It’s going to be a banner year for the Association of Corporate Travel Executives. The Alexandria, Va.–basedgroup will celebrate its 25th anniversary in 2013 with the enthusiasm of a new executive at the helm. Greeley Koch, a 20-year veteran of the corporate travel industry who most recently served as director of strategy development at Acquis Consulting Group, started as executive director on December 1.
ACTE offers two major conferences annually—one in North America in the spring and one in Europe in the fall—as well as three regional conferences in Asia, Australasia, and Canada, and over 50 smaller events in each of its seven regions (Asia, Australasia, Canada, Europe, Latin America, Middle East/Africa, and the U.S.). This year’s Global Education Conference will be in New York City, April 21–23.
& Incentives: How does ACTE approach such a global constituency?
Koch:ACTE is focused on being the primary source of education, networking, and advocacy for the global corporate travel industry. Global in every sense of the word, our international board recommends an integrated approach to national culture, corporate culture, and common objectives in proposing uniform corporate travel standards. We do not export one country’s interpretation of travel management policies and systems as the best practice for the industry worldwide. Rather, ACTE relies on the experience and expertise of its members, leaders, and staff within each region and nation to develop the most relevant and applicable programs and events.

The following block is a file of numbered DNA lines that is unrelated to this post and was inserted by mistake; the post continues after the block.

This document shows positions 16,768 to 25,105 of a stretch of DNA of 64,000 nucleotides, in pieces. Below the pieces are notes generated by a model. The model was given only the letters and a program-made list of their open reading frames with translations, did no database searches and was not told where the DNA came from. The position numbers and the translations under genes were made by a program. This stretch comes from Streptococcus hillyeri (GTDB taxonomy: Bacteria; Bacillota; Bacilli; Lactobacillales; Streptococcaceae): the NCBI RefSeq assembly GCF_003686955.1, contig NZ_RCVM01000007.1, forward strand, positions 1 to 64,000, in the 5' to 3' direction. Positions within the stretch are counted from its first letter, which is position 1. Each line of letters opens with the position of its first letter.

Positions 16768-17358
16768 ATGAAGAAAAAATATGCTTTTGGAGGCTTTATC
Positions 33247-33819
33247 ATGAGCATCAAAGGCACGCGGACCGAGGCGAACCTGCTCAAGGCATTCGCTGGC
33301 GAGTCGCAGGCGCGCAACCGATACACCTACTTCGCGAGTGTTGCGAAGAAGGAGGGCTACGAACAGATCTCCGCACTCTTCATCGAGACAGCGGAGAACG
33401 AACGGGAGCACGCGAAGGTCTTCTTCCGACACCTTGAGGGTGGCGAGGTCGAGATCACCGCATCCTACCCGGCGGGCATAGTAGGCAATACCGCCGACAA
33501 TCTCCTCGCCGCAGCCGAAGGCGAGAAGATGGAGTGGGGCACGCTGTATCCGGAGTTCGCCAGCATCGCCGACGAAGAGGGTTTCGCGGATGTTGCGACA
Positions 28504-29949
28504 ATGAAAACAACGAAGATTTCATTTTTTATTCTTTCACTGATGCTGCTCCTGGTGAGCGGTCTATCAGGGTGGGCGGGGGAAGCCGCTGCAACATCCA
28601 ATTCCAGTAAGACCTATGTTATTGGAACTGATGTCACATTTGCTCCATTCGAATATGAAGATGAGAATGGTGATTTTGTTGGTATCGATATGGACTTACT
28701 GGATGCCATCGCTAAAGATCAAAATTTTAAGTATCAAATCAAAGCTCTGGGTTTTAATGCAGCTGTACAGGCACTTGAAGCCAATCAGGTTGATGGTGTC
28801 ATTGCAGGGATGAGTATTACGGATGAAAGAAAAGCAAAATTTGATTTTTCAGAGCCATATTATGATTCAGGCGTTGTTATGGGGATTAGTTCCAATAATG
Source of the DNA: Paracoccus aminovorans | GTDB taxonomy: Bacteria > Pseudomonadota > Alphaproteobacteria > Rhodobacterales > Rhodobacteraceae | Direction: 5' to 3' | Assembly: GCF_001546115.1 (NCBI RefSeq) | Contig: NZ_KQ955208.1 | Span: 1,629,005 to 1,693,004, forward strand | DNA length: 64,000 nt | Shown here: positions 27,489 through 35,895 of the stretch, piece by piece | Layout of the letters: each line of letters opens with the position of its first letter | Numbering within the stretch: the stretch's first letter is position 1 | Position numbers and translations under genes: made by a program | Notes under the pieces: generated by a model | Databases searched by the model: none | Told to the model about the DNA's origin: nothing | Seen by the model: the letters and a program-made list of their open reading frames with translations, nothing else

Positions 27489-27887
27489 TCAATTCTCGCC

CMI:How do meeting professionals fit into ACTE membership?
Koch:While we don’t capture the travel/meetings breakdown among our members, I’ve seen statistics that roughly 40 percent of corporate buyers are also responsible for managing meetings spend. For ACTE, I would estimate that figure to be at least 60 percent, based on our member profiles. They typically manage larger, mature, global programs.
There are similarities in the fundamentals between corporate travel and meetings spend in the eyes of corporate travel professionals, corporate procurement officials, and travel suppliers. We see our members negotiating with air, hotel, and ground transportation suppliers on the combined spend in order to leverage both the hard savings, such as cost reductions, and soft benefits, such as better experiences for the travelers and meeting attendees.
CMI:What are the top concerns of ACTE members looking ahead to 2013?
Koch:Based on what we’ve heard at our events worldwide and on a 2012 survey of ACTE’s U.S. Council members, the top travel industry issues for ACTE members are compliance management and policy changes,negotiations, data consolidation and analytics, current economic conditions, and traveler tracking.